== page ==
Because bad debt expense had a zero balance prior to this entry, it is now based solely on the $27,000 amount needed to establish the proper allowance. If fewer accounts in dollars are written off than previously estimated, the Allowance account will have a credit balance prior to the adjustment. The primary accounting issue regarding accounting for uncollectible accounts is matching the bad debts with the sales of the period that gave rise to the bad debts.

How to Estimate Uncollectible Receivables?

The percentage-of-net-sales method is the simpler of the two and involves calculating an allowance based on a percentage of net sales. The aging method is more complex and requires analyzing customer accounts to determine their collectibility. This method is usually superior as it takes into account factors such as past-due payments and the payment habits of customers. It is a part of operating a business if that company allows customers to use credit for purchases. Bad debt is accounted for by crediting a contra asset account and debiting a bad expense account, which reduces the accounts receivable. The first is the direct write-off method, which involves writing off accounts when they are identified as uncollectible.

This type of account is a contra asset that reduces the amount of the gross accounts receivable account. If a company has a history of recording or tracking bad debt, it can use the historical percentage of bad debt if it feels that historical measurement relates to its current debt. Therefore, it can assign this fixed percentage to its total accounts receivable balance since more often than not, it will approximately be close to this amount. The company must be aware of outliers or special circumstances that may have unfairly impacted that 2.4% calculation. Thus, a $75 sale on credit to Mr. A raises the overall accounts receivable total in the general ledger by that amount while also increasing the balance listed for Mr. A in the subsidiary ledger. As shown in the T-accounts below, this entry successfully changes the allowance from a $3,000 debit balance to the desired $24,000 credit.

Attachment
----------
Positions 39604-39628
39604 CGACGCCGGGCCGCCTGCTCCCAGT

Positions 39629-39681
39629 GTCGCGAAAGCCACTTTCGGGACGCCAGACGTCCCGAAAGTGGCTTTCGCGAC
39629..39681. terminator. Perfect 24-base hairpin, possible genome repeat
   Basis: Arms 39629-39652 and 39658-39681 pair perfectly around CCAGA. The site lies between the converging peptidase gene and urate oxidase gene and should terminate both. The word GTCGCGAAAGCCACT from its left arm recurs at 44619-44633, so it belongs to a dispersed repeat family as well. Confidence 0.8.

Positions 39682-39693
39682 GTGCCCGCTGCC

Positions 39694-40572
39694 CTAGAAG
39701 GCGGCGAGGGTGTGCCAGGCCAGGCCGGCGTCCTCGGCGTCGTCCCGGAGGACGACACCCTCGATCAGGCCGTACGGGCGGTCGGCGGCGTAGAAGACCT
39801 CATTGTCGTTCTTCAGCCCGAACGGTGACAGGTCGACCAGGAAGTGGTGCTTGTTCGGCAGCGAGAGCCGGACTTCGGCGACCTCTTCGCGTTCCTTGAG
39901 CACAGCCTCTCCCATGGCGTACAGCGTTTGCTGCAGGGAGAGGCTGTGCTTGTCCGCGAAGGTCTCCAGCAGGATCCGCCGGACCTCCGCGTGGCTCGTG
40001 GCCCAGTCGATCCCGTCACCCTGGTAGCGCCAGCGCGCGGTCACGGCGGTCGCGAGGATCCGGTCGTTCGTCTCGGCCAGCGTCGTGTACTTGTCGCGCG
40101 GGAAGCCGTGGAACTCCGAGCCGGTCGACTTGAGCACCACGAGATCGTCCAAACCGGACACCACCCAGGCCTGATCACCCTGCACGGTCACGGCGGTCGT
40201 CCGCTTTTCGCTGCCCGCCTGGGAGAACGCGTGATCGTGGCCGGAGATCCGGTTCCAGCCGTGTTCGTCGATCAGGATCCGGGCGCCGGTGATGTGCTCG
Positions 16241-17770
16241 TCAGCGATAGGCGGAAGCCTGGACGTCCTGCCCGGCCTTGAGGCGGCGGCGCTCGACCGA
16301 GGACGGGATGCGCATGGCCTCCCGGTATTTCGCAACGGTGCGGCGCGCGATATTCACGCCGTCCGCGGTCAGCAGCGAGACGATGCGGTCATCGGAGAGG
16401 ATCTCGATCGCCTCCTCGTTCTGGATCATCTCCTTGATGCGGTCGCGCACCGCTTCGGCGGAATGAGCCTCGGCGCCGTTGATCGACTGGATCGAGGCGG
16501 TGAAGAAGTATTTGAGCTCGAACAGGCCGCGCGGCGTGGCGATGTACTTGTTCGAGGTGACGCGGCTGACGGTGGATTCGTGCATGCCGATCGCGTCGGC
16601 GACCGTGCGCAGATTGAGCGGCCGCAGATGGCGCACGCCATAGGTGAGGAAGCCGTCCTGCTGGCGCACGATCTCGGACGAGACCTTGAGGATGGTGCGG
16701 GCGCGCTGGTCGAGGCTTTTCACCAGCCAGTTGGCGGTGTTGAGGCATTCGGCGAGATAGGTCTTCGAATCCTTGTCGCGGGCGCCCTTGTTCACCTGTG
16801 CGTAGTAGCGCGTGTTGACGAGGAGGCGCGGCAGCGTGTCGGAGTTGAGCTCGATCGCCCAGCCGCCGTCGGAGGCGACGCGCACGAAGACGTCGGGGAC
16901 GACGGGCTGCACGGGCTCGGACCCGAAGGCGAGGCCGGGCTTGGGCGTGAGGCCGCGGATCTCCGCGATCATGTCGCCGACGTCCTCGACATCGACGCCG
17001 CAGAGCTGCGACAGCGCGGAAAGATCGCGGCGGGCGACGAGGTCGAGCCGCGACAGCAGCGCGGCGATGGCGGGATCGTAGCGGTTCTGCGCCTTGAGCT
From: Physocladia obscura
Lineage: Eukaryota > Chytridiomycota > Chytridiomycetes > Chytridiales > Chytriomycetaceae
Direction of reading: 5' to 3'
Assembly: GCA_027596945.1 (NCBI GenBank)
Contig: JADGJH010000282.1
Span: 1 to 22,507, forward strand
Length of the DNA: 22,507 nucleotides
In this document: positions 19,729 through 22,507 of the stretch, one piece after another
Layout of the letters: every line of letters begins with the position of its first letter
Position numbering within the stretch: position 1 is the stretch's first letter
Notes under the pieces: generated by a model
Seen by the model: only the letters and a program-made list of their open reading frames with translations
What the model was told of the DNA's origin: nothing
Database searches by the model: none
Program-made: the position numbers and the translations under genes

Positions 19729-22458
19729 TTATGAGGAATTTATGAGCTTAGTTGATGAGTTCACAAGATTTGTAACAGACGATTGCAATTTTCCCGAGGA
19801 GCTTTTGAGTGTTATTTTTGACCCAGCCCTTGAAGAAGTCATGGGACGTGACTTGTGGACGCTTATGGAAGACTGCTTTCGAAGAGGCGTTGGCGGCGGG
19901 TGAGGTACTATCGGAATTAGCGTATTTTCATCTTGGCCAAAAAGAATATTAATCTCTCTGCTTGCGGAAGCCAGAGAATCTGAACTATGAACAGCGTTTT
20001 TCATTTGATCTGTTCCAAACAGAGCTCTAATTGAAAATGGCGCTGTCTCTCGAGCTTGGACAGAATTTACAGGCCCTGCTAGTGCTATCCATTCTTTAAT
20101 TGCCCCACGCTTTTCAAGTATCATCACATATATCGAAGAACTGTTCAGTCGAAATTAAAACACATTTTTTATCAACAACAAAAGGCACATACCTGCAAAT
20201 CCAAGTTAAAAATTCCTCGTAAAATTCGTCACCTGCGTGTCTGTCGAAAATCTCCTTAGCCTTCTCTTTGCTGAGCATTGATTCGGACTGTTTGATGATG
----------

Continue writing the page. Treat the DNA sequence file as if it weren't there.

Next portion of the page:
What Type of Asset Is Bad Debt?

The credit part of the entry is to an account called Allowance for Uncollectible Accounts. Another title for this account is Bad Debt Expense, This account is closed to Income Summary and is generally shown as a selling expense on the income statement. The debit part of the adjusting entry is made to the Uncollectible Accounts Expense account. Payments received later for bad debts that have already been written off are booked as bad debt recovery. Once again, the difference between the expense ($27,000) and the allowance ($24,000) is $3,000 as a result of the estimation being too low in the prior year. Most individuals feel that the benefits of this proper matching outweigh the disadvantages of using estimates.

total estimated uncollectibles

Bad debt is an amount of money that a creditor must write off if a borrower defaults on the loans. If a creditor has a bad debt on the books, it becomes uncollectible and is recorded as a charge-off. Bad debt is a contingency that must be accounted for by all businesses that extend credit to customers, as there is always a risk that payment won’t be collected. These entities can estimate how much of their receivables may become uncollectible by using either the accounts receivable (AR) aging method or the percentage of sales method. Each time bucket is usually in 30-day increments, so the day bucket, the day bucket, and the 90+ day bucket show those invoices with increasing probabilities of nonpayment. The accountant assigns a larger percentage of assumed nonpayment probability to each of these time buckets, such as 5% to the balance in the day bucket, 20% to the day bucket, and 40% to the 90+ day bucket.